Joseph Epstein, writing in the WSJ, waxes nostalgic for the heyday of the White, Anglo-Saxon Protestants:

Under WASP hegemony, corruption, scandal and incompetence in high places weren’t, as now, regular features of public life. Under WASP rule, stability, solidity, gravity and a certain weight and aura of seriousness suffused public life. As a ruling class, today’s new meritocracy has failed to provide the positive qualities that older generations of WASPs provided.

I recommend reading the whole article, but the cliffs notes version is this: WASPs used to run the country, but now they don’t and instead the country is run on a ‘meritocratic’ basis, meaning that people achieve high status through competition, not family background.  But the ‘meritocracy’ is producing selfish people who don’t care about the greater good, whereas the bygone WASP leaders had a sense of social responsibility.

There are a lot of questionable things about Epstein’s argument. His criteria for who is and is not a WASP  is a bit weird.  His reasons for why the WASPs stopped running the country are murky.  Even his proof that the WASPs were better at running the country is shaky.

I will address that last issue first. His strongest evidence for the superiority of WASP governance is the claim that “The last unashamed WASP to live in the White House was Franklin Delano Roosevelt”.  (He claims the last WASP President was George H.W.  Bush, but he was apparently ashamed of it.)

Well, many historians would definitely agree that no President since FDR has done as good a job as he did.  But was that because he was a WASP?  And if so, what exactly was it that made the WASPs so good at it?

Is Epstein trying to say that Whites are better at running society? That’s going to be a rather controversial claim, but if that’s what he wanted to say, why didn’t he come out and say it, instead of dancing around the issue?

Maybe it’s the “Anglo-Saxon” bit of the equation?  Again, that’s going to be controversial, and it has the added problem of being more obscure.  People barely think about the distinction between “Anglo-Saxon” and, say, “Celtic” anymore, and so who is going to know the difference? And again, what is it about Anglo-Saxons that would lead to them being better leaders?

Or again, maybe it’s the “Protestant” bit. Max Weber wrote about “the Protestant ethic”, and how Protestant beliefs fueled the growth of  capitalism.   This actually seems like the most likely explanation for the purported dominance of the WASPs.  Accumulating a lot of money would certainly have been helpful to their success, and perhaps the religious underpinnings would explain the supposed selfless aspect of the WASP-run society.

But Epstein never advances any of these theories in that article. He just writes that the WASPs were better at running the country for some reason. But why?  He never explains.

Personally, I think that the whole WASP thing is a red herring that Epstein fell for.  The real phenomenon he is talking about is the transition from a society based on family heritage to one based on… what, exactly?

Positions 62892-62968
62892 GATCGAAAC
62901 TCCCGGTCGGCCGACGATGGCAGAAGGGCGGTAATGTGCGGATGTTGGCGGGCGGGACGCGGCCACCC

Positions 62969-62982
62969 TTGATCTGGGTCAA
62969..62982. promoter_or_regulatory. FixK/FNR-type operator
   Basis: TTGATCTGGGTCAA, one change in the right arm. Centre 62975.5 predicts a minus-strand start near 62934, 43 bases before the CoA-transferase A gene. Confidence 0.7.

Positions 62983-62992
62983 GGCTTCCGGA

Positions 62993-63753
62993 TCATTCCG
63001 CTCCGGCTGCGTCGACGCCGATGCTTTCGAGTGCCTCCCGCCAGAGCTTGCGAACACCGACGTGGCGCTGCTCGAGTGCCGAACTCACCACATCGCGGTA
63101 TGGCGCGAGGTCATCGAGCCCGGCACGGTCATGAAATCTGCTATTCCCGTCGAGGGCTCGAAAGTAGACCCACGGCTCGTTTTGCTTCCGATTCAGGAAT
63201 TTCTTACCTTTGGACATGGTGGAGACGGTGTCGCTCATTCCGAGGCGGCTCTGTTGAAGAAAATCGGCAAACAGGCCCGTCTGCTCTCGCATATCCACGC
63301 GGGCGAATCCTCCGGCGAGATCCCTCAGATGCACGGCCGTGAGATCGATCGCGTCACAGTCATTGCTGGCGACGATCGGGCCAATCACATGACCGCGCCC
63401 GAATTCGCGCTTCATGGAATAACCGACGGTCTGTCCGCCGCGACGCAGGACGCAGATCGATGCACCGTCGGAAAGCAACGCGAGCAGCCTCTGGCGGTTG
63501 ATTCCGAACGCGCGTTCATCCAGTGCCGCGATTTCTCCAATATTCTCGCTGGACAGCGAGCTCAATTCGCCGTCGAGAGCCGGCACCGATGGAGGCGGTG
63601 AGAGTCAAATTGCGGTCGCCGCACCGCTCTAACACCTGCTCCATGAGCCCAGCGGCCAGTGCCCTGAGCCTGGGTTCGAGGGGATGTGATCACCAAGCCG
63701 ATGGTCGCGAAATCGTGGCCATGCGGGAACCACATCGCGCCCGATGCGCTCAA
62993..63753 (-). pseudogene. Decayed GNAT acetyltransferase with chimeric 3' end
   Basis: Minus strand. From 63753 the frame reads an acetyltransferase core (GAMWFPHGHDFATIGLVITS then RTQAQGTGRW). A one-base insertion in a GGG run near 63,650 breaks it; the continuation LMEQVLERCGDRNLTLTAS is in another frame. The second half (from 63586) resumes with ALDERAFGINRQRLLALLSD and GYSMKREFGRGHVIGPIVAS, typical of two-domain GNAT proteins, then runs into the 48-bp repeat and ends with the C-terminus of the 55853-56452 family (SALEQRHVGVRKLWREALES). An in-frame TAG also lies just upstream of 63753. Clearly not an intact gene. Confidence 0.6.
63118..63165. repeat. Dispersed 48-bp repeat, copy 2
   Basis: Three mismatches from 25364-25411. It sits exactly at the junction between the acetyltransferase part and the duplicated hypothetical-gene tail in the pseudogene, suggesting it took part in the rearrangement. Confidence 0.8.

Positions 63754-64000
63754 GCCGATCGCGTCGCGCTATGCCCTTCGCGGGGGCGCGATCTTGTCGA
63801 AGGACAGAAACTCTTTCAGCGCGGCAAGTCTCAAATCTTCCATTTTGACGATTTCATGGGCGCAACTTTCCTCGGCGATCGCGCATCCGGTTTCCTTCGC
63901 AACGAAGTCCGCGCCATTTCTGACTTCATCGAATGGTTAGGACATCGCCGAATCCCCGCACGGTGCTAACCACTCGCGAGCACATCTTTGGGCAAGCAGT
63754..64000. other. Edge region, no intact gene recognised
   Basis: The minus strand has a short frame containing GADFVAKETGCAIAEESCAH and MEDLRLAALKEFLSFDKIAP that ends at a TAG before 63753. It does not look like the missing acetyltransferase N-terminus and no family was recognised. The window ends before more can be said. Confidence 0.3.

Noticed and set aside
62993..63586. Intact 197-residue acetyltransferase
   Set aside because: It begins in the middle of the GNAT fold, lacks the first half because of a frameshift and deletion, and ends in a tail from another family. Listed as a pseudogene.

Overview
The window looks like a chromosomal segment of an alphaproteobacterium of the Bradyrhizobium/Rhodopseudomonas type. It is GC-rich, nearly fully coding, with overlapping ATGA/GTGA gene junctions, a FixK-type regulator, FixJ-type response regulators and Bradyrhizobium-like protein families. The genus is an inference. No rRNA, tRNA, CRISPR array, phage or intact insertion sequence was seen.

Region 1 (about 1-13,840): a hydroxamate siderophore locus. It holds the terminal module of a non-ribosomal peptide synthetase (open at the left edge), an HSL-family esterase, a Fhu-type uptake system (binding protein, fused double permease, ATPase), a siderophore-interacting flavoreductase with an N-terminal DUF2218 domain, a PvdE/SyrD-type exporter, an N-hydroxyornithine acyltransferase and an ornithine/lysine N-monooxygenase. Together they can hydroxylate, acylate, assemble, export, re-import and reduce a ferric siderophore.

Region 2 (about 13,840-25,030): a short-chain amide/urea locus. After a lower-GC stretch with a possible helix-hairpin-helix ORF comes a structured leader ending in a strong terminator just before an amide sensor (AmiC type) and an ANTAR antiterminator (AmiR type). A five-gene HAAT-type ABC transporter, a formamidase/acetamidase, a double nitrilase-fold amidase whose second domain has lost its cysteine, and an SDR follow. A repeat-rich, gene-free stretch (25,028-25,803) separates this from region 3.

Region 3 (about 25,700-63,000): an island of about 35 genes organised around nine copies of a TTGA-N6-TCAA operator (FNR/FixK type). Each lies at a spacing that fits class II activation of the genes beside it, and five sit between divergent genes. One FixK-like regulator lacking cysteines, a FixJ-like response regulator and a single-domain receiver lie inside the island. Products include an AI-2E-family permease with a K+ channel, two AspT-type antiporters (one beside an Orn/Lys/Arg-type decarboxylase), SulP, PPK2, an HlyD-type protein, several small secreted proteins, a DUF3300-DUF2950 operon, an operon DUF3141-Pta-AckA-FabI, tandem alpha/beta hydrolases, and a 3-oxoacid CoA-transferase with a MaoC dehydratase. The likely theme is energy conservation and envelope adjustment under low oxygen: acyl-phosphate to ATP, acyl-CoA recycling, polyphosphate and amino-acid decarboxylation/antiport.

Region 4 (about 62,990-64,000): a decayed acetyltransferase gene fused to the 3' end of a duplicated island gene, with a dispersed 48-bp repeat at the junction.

Throughout the article, Epstein keeps alluding to the dominance of the WASPs giving way to the “meritocracy.” This is a suspiciously squishy word, and I think it’s telling that he keeps using it.  It’s in keeping with the general vagueness of the article, but I think it’s important to briefly explain just how useless the word “meritocracy” is.

The idea of “meritocracy” is that status should be gained through merit. How could you possibly have a problem with that? You couldn’t–that’s just it; it’s one of those political terms that’s so generic nobody can disagree with it.

The top tier of any given society will always think it is a meritocracy. For instance, in the 1500s, the official line was that the King was the King and everyone else was a peasant because it had been so ordained by God.  And really, what could be more meritocratic than that?

As long as society has winners and losers, the winners will always think they got there by “merit” of some sort.  The nobility of past times didn’t go around saying “yes, some of the commoners really have more merit than we do, but we’re not a ‘meritocracy’, so we get to rule anyway.” They simply defined “merit” as “ancestry”.

The funny thing is, Epstein is attempting argue against the meritocracy, but he doesn’t really have the words for it.  One can’t argue against “meritocracy” as such, because that is tantamount to saying “I don’t want the best person for the job”.

I think a better word for what Epstein is attempting to talk about is “oligarchy”.

The Greek philosopher Aristotle had the idea that there were three “types” of constitutions (or governments): Royalty, Aristocracy and Constitutional Government. But of these three types, there were also perversions, these being Tyranny, Oligarchy and Democracy, respectively. (This handy chart on Wikipedia explains it.)

Note that in their “True” forms, these governments are supposed to work for the “common good”, but their “Perverted” forms work for the few at the expense of the many.  Basically, the phenomenon that Epstein is attempting to describe is the change from an aristocracy to an oligarchy.

I think this dichotomy makes far more sense, although I am still not convinced that it is actually true. And even if it is, Aristotle himself is a bit vague on why these things happen.  Assuming that this is even accurate, it still does not clarify anything.

Remember what I wrote earlier: the strongest evidence for Epstein’s thesis is that historians and political scientists widely agree that no President since FDR has done as good a job as he did.  Epstein seems to assume that this was because FDR was an “unashamed WASP”. But that is assuming too much, in my opinion.  Rather, we should simply ask: “why is it that none of the administrations that succeeded Roosevelt lived up to that standard?”